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I failed my comp exams

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  • Thread starter SquareBack
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  • #1

Main Question or Discussion Point

I found out today that I failed my written comprehensive exams. I'm devastated, ashamed, and embarrassed. I don't even want to show up on campus tomorrow, let alone see my research advisor or anyone on the comps committee.

Our Ph.D program allows two attempts, so I can take the exam again in a year, but I don't know how to manage this current academic year. I thought I was going to get started on research, but now I have to fit in studying for the comps.

Anyone have any advice or words of encouragement? Has anyone here ever failed such an important test?
 

Answers and Replies

  • #2
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Hi SquareBack, I'm really sad for you and I hope you will put it up together and fight back.
My advice, for what it's worth (not much), would be to first analyse and make sure you understand what went wrong in your exams.
Everybody missteps at some point, but failure is ultimately failure to learn from the mistakes/missteps
So try not to think about you having failed at exams like you (how you are perceived) are (is) what matters most.
What matters most if you are on a PhD program is what you carve for: you want to understand as deeply as possible what happens around you, and, apparently, there is something important you were missing, so take this opportunity to fix it and go ahead on a strengthened basis
 
  • #3
jtbell
Mentor
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How did the others who took the exam make out? Do you know what the overall failure rate was?
 
  • #4
Some passed at the doctoral level, some (like myself) passed at the Masters level, and some failed altogether.
 
  • #5
Hi SquareBack, I'm really sad for you and I hope you will put it up together and fight back.
My advice, for what it's worth (not much), would be to first analyse and make sure you understand what went wrong in your exams.
Everybody missteps at some point, but failure is ultimately failure to learn from the mistakes/missteps
So try not to think about you having failed at exams like you (how you are perceived) are (is) what matters most.
What matters most if you are on a PhD program is what you carve for: you want to understand as deeply as possible what happens around you, and, apparently, there is something important you were missing, so take this opportunity to fix it and go ahead on a strengthened basis
Oli, frankly, I believe my nearly debilitating test anxiety did me in. I don't think it was a lack of preparation. I just can't stay calm and focused when I take exams.
 
  • #6
11,791
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i know the pain, it happened to me when going for my masters in CS. I wasn't allowed to take orals and when I asked why was told the commitee decided who could take them. Later I learned the commitee was really one prof the dept chairman who was mad that I had made the case and transferred in 3 grad courses from another school earlier in the year meaning I only needed 2 more courses to get my degree (I had 4 prior with experience).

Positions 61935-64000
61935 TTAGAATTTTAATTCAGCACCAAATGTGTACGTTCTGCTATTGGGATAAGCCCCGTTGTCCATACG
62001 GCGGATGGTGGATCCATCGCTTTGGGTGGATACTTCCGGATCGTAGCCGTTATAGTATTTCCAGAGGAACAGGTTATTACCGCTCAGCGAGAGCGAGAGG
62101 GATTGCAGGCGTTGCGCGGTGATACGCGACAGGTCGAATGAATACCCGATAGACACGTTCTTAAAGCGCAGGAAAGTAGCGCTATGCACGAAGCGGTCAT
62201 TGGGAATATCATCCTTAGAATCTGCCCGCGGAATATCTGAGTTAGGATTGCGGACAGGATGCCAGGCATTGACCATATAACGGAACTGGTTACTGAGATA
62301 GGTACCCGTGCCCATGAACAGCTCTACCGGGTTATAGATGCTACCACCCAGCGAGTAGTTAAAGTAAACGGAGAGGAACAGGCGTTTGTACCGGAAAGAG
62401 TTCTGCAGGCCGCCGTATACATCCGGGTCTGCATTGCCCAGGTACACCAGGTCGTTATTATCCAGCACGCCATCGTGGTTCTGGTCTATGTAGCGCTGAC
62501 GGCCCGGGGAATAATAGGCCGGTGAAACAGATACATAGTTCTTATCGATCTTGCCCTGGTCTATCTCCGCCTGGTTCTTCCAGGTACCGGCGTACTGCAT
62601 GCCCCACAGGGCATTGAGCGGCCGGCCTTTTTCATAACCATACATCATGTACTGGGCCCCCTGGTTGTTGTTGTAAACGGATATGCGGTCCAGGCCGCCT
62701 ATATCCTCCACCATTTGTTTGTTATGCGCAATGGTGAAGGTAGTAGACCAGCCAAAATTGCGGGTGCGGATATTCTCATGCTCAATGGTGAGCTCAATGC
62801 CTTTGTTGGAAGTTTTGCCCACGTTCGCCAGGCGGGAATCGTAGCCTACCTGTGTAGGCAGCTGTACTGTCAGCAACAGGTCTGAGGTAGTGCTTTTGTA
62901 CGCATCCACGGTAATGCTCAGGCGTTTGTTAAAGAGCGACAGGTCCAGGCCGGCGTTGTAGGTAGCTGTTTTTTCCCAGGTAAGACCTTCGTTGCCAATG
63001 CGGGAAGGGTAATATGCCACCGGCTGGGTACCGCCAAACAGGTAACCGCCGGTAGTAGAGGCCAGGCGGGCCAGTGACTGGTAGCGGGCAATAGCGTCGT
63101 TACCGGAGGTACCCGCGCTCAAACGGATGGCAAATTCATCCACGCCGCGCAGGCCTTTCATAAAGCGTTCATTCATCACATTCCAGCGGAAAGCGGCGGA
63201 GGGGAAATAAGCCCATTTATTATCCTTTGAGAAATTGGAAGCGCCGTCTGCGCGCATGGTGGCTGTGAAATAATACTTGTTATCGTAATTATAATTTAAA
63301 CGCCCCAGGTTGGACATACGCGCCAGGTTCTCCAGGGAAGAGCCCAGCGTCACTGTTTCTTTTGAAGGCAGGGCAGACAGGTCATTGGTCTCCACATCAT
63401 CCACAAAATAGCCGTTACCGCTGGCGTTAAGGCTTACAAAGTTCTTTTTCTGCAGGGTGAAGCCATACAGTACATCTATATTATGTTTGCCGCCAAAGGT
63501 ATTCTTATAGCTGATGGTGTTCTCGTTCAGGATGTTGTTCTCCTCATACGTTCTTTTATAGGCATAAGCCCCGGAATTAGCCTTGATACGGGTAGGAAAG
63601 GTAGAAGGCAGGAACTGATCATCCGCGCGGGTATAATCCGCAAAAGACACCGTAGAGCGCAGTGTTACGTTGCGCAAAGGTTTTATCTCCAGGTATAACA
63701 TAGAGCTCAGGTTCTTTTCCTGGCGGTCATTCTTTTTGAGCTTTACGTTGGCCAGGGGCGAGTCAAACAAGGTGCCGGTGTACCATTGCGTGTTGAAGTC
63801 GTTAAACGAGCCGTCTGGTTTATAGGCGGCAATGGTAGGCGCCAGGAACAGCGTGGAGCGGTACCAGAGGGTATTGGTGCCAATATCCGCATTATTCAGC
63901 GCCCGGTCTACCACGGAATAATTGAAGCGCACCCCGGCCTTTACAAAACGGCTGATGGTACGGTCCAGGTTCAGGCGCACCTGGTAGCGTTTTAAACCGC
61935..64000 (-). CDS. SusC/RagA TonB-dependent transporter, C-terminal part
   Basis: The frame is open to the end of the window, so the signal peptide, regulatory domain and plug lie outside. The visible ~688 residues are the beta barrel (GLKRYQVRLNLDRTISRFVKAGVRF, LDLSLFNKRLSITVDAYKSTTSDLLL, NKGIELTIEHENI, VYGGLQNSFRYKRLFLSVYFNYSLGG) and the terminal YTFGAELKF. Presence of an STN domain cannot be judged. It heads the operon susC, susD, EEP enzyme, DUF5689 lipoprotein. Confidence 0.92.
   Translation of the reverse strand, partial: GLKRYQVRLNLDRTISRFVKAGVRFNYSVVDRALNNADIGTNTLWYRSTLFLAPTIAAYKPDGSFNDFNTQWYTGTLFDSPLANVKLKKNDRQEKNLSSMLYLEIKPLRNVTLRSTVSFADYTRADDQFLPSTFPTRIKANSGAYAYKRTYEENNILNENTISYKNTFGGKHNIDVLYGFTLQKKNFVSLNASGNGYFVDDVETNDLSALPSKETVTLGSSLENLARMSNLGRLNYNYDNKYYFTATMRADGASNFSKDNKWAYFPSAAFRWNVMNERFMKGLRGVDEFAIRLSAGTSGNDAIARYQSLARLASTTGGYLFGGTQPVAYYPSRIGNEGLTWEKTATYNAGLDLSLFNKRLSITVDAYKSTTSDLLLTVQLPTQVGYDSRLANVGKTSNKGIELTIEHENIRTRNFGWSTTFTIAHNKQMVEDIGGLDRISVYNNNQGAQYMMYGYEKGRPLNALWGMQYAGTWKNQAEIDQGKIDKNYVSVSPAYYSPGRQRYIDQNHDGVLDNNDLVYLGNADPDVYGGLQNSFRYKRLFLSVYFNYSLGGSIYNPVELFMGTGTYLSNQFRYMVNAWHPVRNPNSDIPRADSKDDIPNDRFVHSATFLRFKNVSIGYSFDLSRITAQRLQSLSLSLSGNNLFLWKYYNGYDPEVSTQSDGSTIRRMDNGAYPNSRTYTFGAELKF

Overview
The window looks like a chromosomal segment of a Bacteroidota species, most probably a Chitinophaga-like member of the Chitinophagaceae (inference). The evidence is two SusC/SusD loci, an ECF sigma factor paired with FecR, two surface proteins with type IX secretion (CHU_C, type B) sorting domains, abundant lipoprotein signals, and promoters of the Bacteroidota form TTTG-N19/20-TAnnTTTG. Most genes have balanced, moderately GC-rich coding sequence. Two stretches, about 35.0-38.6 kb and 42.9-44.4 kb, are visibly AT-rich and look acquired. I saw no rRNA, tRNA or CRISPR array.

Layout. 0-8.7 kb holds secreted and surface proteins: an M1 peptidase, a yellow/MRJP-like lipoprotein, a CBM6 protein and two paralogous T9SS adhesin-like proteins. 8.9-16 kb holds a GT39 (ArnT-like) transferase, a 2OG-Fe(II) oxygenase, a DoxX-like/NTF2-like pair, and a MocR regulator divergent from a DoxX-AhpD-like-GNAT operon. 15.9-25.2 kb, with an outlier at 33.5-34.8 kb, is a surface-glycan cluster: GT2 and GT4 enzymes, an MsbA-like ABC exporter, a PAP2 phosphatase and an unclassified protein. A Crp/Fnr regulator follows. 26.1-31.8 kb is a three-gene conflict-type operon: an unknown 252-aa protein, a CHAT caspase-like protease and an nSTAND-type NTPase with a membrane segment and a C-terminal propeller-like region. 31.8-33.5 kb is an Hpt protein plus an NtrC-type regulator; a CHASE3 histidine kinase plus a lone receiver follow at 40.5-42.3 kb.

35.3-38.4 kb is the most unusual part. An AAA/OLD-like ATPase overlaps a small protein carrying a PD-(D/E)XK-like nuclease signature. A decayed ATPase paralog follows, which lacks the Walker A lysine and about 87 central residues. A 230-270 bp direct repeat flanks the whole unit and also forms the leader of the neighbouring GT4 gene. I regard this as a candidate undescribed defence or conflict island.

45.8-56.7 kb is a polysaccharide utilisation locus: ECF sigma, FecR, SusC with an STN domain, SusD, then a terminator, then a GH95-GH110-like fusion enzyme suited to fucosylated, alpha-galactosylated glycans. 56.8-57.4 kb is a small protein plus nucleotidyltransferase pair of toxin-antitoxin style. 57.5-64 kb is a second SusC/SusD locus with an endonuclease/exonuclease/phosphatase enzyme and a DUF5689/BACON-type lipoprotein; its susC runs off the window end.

My adjunct prof told me that that would be enough to deny me the right to orals and that they has an unwritten rule to flunk a certain % of students. It gives the school a certain level of academic rigor to do that and I guess I was the patsy. Also I was a parttime student fulltime programmer and that was held against me too as the student view was I had lots of time to do my homework at work.

Long story short was I took the exam again six months later answering question on courses I never took and passed with flying colors (actually I never knew what I got wrong only that I passed).

My suggestion is to get back to work, find out what you did wrong and focus 50% of your studies in those areas, and the other 50% on refreshing yourself with the other courses. Its critical that you find out what you did wrong and maybe find a mentor who can help you past that. Also when studying pretend like you're going to be teaching the course to someone, so you must have the answers and must anticipate the questions. When taking the test think again like a teacher and explain the problem to the tester in writing.

Lastly, if its formulas that you tend to forget then memorize them and write them down first thing when you start the test or on the cheat sheet is they allow one page of notes per course for the test. You could check with your friends to get their sheets as well and see if you've forgotten anything.

Remember this test is not the end of the road, the race is still on and you will succeed but you must train and imagine yourself as a successful physicist in a few months.
 
  • #7
218
1
I see, well if you have anxiety issues that are to the point of being a handicap, there is medication for it<br/>
When I was eleven, or maybe twelve, I was quite troubled myself, though it wasn't a problem for exams, I was not sleeping at night, things like that.
So we saw a psychologist who had me take medications during that year and it worked like a charm.
Trouble is, it was a disaster for my grades as I basically stopped caring about anything and wasn't paying attention at school anymore, not doing homework etc.
So, I don't know, maybe you can find something 'in the middle' that let you relax, but not too much :)
 

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